Bill Tharp, in his article on interpretation, offered an interpretation of I John 2:27 that seemed to skirt the issue.
My speciality in Midrash, I believe, may shed light on this passage. Much of the New Testament, I believe, is Midrash (commentary, explanation, elaboration) on Old Testament passages. I believe I John 2:27 is a Midrash on Jeremiah 31:34 (ESV)
And no longer shall each one teach his neighbor and each his brother, saying, ‘Know the Lord,’ for they shall all know me, from the least of them to the greatest, declares the Lord. For I will forgive their iniquity, and I will remember their sin no more.”
Notice how similar I John 2:27 is:
But the anointing that you received from him abides in you, and you have no need that anyone should teach you. But as his anointing teaches you about everything, and is true, and is no lie—just as it has taught you, abide in him.
Needless to say, Jeremiah 31 is about the New Covenant, and the New Covenant is the age of the Spirit, etc. What makes the "New" Covenant "new," IMO, is not regeneration (which is seen throughout the Old Testament and called "circumcision of the heart)." Rather, it is the fact that Messiah has come, that the Spirit is given, and that only those who know the Lord are under the New Covenant (unlike the Old Covenant, which included the unregenerate).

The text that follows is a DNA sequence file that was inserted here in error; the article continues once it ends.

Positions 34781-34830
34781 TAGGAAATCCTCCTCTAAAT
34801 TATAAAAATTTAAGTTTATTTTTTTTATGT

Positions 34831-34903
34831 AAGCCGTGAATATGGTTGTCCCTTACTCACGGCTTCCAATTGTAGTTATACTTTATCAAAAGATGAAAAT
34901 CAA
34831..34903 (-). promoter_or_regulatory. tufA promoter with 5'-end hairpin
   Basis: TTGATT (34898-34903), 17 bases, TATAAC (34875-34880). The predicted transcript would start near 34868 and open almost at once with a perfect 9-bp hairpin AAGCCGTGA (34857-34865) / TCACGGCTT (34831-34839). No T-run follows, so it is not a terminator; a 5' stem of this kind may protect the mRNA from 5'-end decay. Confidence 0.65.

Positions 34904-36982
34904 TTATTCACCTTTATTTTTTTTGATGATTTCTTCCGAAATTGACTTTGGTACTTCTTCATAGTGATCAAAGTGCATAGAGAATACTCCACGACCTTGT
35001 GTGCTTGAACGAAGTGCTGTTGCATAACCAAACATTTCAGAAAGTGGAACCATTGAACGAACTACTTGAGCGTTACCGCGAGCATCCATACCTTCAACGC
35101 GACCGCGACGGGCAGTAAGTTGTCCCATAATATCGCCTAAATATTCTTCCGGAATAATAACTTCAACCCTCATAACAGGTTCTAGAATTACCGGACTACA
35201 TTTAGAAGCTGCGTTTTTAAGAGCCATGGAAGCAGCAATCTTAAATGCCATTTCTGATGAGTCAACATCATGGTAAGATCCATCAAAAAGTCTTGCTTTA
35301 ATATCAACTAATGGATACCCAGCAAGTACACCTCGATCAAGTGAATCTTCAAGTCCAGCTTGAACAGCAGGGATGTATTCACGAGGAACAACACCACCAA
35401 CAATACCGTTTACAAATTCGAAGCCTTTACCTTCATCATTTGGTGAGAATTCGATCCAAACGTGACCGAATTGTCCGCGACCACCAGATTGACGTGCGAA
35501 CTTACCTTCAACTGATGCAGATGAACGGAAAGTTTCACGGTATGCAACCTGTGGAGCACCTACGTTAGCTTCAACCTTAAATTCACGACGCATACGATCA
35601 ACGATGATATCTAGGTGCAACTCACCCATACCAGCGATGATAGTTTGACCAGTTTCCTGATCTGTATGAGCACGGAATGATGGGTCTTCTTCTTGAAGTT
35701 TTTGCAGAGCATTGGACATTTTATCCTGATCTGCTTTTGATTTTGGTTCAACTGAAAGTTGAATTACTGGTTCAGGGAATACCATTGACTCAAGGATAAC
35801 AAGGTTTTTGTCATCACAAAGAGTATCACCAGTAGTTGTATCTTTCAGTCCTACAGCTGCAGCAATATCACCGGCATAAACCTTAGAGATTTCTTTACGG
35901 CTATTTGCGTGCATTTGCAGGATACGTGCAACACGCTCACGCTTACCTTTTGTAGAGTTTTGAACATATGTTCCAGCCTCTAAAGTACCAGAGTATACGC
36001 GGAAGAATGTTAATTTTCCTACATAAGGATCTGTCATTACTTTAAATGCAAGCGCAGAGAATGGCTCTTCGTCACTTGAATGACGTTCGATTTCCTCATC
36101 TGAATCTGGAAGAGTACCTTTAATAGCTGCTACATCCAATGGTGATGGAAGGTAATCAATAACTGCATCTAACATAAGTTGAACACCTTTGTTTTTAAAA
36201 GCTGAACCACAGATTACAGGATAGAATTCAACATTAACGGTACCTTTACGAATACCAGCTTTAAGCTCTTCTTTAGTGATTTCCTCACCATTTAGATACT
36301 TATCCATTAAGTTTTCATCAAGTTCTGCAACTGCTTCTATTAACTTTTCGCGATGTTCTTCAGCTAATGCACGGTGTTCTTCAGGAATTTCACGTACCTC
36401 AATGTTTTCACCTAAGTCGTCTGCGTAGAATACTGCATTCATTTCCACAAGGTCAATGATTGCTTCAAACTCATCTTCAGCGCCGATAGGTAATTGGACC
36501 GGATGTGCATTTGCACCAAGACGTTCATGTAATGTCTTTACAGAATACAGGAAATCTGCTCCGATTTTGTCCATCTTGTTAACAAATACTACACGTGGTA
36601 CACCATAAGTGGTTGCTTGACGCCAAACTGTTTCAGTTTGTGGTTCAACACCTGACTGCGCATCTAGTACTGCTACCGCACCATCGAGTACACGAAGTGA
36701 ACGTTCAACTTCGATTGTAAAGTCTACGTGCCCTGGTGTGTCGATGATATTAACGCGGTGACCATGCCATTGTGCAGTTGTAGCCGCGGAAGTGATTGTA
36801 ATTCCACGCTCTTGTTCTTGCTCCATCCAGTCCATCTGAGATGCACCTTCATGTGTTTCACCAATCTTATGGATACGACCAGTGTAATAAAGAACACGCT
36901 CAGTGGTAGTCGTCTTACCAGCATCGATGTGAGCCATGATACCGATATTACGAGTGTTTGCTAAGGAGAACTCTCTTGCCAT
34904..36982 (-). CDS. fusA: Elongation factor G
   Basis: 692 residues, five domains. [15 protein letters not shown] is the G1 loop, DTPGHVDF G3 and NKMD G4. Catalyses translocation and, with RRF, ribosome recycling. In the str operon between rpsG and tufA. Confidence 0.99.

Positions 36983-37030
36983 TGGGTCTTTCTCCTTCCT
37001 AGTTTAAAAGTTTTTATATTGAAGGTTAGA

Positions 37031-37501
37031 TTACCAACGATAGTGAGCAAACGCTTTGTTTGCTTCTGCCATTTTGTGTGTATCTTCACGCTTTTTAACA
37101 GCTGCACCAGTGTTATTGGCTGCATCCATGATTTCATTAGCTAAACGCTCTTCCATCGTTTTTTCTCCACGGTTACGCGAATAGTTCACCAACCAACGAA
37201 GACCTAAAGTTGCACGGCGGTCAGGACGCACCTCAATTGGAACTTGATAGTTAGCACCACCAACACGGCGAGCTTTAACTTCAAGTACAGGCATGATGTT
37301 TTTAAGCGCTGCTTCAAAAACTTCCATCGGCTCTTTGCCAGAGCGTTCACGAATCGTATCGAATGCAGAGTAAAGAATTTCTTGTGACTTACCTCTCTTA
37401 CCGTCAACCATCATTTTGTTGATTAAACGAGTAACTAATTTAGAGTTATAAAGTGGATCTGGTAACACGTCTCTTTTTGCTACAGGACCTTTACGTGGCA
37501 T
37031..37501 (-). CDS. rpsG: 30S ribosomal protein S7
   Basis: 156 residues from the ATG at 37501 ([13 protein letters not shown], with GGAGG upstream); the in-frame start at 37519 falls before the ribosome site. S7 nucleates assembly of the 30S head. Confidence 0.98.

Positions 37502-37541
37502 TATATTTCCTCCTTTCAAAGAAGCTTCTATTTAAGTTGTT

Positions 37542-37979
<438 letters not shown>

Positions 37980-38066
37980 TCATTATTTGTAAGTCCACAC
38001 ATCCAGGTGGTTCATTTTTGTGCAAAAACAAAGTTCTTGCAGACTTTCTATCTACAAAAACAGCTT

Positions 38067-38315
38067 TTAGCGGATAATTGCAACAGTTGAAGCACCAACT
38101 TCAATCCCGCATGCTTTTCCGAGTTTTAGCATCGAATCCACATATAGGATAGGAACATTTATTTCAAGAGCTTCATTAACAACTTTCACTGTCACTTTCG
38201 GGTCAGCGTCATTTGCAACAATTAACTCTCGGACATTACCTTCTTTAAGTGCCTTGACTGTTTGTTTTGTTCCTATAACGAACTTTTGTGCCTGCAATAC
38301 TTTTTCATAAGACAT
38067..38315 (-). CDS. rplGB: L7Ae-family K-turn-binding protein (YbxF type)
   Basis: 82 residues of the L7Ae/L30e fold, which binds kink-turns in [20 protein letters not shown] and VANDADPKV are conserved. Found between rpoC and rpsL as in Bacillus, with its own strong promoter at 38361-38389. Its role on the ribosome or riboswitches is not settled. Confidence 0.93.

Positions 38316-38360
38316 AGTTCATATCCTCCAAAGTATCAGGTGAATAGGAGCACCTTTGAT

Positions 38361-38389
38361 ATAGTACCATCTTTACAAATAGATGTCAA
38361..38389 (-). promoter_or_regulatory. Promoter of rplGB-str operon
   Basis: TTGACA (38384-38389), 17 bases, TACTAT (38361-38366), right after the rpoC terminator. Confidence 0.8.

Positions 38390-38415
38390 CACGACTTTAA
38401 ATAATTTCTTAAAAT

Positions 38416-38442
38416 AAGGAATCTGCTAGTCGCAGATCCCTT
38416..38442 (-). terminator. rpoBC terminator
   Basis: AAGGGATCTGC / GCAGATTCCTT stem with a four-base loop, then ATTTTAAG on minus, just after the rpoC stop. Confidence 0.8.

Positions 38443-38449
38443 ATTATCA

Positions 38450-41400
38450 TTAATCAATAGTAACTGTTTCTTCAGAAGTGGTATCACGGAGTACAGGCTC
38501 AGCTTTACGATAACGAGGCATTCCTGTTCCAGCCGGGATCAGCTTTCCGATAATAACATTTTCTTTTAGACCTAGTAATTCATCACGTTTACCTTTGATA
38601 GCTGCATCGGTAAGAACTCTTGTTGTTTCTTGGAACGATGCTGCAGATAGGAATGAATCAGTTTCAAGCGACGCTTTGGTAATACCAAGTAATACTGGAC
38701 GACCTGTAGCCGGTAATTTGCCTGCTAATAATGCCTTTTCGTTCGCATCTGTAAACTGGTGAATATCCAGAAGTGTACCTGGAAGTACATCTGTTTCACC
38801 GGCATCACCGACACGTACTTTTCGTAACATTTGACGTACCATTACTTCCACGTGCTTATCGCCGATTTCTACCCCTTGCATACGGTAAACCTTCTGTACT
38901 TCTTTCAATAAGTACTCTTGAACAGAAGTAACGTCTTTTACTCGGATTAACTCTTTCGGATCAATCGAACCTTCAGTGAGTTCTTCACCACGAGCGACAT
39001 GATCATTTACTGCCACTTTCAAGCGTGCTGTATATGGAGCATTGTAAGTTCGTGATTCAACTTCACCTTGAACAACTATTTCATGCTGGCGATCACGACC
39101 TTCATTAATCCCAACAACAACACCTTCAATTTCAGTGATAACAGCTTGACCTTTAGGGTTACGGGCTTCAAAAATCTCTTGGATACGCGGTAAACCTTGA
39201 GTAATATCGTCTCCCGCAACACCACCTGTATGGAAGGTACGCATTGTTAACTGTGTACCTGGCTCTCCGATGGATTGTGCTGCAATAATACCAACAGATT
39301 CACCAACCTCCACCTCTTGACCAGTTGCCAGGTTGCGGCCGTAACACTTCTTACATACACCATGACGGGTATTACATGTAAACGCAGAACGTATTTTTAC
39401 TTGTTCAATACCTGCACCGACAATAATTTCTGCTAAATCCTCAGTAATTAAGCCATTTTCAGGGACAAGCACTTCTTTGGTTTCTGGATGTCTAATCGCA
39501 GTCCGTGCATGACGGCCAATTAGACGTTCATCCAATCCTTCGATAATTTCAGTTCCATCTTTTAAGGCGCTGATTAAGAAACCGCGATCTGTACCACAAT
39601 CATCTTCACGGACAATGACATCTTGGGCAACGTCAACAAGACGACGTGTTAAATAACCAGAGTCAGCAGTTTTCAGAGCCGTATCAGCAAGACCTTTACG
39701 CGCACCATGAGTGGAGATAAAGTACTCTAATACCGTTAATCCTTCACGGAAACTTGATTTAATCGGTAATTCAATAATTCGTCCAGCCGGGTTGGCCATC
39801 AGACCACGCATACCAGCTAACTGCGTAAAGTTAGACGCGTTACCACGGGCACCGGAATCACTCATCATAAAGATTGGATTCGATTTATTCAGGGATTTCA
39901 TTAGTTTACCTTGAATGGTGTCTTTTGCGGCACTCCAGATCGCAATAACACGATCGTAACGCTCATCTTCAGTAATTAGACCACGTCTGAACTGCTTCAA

If I am right, John is saying, "You know everything required to have saving faith (as opposed to Gnostic or false teaching), evidenced by the Spirit who is the hallmark of the New Covenant. "Everything" here parallels 2 Peter 1:3
His divine power has granted to us all things that pertain to life and godliness, through the knowledge of him who called us to his own glory and excellence
By "life," Peter is referring to eternal life, not this life. In other words, the Gospel is enough.